Thanks for answering Mikael. This brought me to a side note. How do you do it? Are you keeping an eye on the fader or do you use some other unit? Because as I mentioned I look at the VU and depending on the source, 0 VU differs enormously. Sometimes I'm almost clipping early in the signal chain so I adjust to land on a negative number that is close to where I should be. If I then add gain with the utility tool I don't get the channel fader and the VU meter to coincide. Should I be looking at lufs instead? Or ditch nthe VU altogether and strictly have my eyes on the dB scale in Live?
Old 4th March 2019
  #4
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Brent Hahn's Avatar
 

As a sidebar to this, someone recently suggested a comparison between the saturation behavior of a hardware tape simulator vs that of a tape-sim plugin, with both being hit with a +9 input level. I don't know the first thing about software design, but is +9 into a plugin even possible?
Old 4th March 2019
  #5
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Depends on how the metring is set up. Is -20 in the DAW the same as 0 in the analog world?
Old 4th March 2019
  #6
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Brent Hahn's Avatar
 

Quote:
Originally Posted by elegentdrum View Post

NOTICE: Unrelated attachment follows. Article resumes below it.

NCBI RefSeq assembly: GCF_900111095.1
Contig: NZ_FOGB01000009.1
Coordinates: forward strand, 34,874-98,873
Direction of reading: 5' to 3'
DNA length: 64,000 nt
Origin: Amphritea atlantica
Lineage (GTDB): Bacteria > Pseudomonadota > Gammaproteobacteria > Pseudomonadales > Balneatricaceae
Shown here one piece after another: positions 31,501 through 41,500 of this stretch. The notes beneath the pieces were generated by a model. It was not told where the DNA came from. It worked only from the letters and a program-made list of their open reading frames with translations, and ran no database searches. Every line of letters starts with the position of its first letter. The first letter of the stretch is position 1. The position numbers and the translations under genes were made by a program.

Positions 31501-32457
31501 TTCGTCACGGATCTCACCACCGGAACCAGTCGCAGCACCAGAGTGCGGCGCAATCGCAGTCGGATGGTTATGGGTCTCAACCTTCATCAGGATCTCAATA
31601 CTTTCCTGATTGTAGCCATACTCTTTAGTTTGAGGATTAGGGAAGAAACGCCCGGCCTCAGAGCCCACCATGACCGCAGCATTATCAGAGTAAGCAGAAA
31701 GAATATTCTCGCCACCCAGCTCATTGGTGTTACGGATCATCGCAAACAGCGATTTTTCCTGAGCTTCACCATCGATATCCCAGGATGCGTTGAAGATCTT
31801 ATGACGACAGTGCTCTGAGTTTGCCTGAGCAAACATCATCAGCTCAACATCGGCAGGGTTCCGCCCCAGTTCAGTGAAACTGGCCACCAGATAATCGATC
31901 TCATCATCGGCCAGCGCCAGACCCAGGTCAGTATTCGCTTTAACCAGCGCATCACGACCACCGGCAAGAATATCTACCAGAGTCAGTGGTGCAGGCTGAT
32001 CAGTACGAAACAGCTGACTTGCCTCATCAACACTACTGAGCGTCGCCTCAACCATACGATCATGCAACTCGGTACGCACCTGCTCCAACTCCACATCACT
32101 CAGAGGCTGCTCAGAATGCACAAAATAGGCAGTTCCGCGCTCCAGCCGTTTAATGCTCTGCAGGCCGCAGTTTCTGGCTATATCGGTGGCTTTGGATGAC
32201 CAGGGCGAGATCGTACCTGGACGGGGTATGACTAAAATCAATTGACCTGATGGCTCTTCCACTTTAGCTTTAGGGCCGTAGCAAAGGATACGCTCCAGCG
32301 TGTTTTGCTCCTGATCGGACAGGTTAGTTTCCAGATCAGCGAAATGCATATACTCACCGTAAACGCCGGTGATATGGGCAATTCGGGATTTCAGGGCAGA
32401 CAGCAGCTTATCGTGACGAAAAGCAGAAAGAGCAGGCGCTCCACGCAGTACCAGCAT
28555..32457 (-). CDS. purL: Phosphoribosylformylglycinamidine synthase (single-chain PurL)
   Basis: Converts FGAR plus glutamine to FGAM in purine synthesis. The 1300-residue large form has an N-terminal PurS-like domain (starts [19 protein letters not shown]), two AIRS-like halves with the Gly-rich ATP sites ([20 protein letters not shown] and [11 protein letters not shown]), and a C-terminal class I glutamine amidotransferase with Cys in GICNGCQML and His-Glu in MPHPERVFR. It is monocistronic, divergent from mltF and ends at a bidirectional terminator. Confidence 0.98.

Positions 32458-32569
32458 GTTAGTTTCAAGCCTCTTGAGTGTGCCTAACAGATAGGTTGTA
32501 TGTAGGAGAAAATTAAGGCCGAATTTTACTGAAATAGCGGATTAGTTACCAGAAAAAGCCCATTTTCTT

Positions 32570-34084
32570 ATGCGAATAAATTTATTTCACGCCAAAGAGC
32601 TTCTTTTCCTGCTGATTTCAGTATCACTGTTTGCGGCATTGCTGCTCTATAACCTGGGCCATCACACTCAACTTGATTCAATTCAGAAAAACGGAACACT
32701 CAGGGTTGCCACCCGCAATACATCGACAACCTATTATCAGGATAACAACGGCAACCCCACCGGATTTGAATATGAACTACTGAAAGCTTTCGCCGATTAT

Depends on how the metring is set up. Is -20 in the DAW the same as 0 in the analog world?
I don't know - I took it to mean 9 dB past "in the red" in the plugin, but maybe that's not what it means.
Old 4th March 2019
  #7
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Quote:
Originally Posted by Brent Hahn View Post
I don't know the first thing about software design, but is +9 into a plugin even possible?
Floating point allows for hundreds (or thousands, for double) of dB over 0 dBFS.
.
Old 4th March 2019
  #8
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Side benefit of Unity Gain Staging ....... no level change when bypassing the plugin. Allows more accurate evaluation of what that plugin is doing.
Old 4th March 2019
  #9
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Brent Hahn's Avatar
 

Quote:
Originally Posted by stinkyfingers View Post
Floating point allows for hundreds (or thousands, for double) of dB over 0 dBFS.
So can I take that to mean that "floating point" takes an incoming signal that's hotter than 0 and treats it as if it's not? I admit to not having a clue about the whole floating point thing; I've always worked in PT where you simply don't push plugins into the red or things get ugly.
Old 4th March 2019
  #10
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Quote:
Originally Posted by Brent Hahn View Post
So can I take that to mean that "floating point" takes an incoming signal that's hotter than 0 and treats it as if it's not? I admit to not having a clue about the whole floating point thing; I've always worked in PT where you simply don't push plugins into the red or things get ugly.